- Web Article (with author): Last, First Middle Initial. “Article Title.”Website Title. Website Publisher, Date Month Year Published. Web. Date Month Year Accessed.
- Example: Quint, Peter. “Turning Screws.” New York Times. New York times. 17.02.2017. Web. 18.03.2017
- Web Article (without author): “Website Article.” Website Title. Website Publisher, Date Month Year Published. Web. Date Month Year Accessed.
- Example: “Turning Screws.” New York Times. New York times. 17.02.2017. Web. 18.03.2017
- Books: Last, First M. Book Title. City of Publication: Publisher, Year Published. Print.
- Example: James, Henry. The Turn of the Screw. New York: Penguin Publish, 2007. Print
- Newspaper: Last, First M. “Article Title.” Newspaper Title [City] Date Month Year Published: Page(s). Print.
- Example: Quint, Peter. “Turning Screws.” Pittsburgh Press 7 Mar. 1990:12-14. Print.
- Journal: Last, First M. “Article Title.” Journal Title Series Volume.Issue (Year Published): Page(s). Database Name. Web. Date Month Year Accessed.
- Example: Quint, Peter. “Turning Screws.” Journal of Engineering. 28.1 (2012): 41-54. Print.
Related: APA Style Format
Advice From Our Professional Writers Team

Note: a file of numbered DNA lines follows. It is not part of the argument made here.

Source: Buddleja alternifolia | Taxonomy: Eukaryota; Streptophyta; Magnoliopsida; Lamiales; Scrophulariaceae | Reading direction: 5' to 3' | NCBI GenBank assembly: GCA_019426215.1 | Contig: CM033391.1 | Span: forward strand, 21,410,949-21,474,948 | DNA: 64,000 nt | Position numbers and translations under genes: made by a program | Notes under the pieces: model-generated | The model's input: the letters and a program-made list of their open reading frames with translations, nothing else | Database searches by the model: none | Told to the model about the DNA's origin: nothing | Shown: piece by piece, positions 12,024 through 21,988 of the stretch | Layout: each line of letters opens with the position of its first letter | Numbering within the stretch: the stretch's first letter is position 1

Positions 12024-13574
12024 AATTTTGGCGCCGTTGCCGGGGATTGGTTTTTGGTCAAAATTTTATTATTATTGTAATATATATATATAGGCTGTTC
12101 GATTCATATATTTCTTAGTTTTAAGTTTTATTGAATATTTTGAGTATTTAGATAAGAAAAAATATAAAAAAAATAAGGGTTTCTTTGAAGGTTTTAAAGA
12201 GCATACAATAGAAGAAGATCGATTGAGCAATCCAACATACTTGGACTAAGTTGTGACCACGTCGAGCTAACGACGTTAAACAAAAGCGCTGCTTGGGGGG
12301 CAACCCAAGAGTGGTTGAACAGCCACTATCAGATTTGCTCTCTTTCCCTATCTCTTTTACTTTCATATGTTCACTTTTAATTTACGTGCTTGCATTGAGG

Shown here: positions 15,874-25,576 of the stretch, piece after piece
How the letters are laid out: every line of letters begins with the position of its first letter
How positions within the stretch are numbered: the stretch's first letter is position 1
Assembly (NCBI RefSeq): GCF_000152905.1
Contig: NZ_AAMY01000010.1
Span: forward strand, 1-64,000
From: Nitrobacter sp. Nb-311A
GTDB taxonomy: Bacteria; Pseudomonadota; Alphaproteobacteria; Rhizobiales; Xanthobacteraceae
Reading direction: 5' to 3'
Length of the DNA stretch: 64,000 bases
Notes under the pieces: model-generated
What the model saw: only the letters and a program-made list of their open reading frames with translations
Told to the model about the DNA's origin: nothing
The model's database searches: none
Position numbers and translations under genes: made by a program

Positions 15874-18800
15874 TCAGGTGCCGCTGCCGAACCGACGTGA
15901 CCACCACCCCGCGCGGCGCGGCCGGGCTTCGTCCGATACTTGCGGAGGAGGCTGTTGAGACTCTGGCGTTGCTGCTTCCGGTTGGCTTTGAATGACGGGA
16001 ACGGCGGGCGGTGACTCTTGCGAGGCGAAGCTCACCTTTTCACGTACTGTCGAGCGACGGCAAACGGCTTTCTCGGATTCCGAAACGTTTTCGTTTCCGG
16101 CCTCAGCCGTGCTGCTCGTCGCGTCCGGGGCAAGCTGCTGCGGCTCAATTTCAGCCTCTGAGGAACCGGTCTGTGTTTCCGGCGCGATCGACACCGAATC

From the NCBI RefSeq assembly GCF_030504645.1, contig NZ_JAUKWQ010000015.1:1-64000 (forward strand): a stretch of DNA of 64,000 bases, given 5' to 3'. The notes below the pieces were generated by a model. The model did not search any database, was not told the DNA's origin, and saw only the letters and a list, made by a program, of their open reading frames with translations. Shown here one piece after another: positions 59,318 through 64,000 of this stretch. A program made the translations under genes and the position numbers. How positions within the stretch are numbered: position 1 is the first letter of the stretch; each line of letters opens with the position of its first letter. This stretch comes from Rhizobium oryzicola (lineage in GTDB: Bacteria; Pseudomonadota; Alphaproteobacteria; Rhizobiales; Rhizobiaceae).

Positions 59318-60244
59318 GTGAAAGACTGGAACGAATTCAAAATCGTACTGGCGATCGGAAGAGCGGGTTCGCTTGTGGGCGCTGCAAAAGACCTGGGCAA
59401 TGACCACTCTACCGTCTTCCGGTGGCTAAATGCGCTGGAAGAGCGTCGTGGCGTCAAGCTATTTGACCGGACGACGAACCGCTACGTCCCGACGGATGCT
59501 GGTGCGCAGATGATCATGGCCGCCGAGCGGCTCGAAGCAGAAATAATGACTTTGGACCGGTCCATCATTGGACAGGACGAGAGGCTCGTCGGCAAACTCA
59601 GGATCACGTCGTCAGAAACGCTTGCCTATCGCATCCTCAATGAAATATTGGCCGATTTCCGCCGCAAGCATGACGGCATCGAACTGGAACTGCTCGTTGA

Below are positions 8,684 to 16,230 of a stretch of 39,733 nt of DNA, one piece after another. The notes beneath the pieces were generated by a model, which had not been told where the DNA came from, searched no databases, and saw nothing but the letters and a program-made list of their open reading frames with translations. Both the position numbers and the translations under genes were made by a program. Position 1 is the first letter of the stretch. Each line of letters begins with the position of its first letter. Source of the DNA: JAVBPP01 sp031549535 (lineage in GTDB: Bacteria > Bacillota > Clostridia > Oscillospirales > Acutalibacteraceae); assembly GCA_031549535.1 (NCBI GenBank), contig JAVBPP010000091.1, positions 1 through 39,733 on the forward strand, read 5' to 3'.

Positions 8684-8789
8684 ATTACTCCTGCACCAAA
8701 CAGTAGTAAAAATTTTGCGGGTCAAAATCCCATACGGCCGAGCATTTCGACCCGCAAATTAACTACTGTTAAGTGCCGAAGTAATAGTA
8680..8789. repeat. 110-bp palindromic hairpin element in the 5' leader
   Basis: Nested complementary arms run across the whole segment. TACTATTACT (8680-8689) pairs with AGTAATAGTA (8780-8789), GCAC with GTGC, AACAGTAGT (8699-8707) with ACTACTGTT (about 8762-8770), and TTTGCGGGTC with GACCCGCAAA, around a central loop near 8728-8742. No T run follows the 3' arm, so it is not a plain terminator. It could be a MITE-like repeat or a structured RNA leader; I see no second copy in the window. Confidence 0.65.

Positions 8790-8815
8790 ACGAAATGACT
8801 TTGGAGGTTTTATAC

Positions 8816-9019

Writing an essay is a very tedious task, but making citations is even more annoying, especially if you’ve lost some of your sources and needed to come back and look for them later. My only advice for when you cite things in the MLA style is always to make sure to cite your sources as soon as you find them. That way, you will not even notice how quickly you are done with your Works Cited page. Another piece of advice that I have for you is: don't use an MLA citation generator. Instead, manually cite each piece of information. That way, you can ensure that all of the information in your citation is accurate. I know, it is a tedious task to go through and make sure that you have the formatting just right, but after a while, it will get a lot easier. Good luck creating your Works Cited page and I encourage you to turn to me for any help!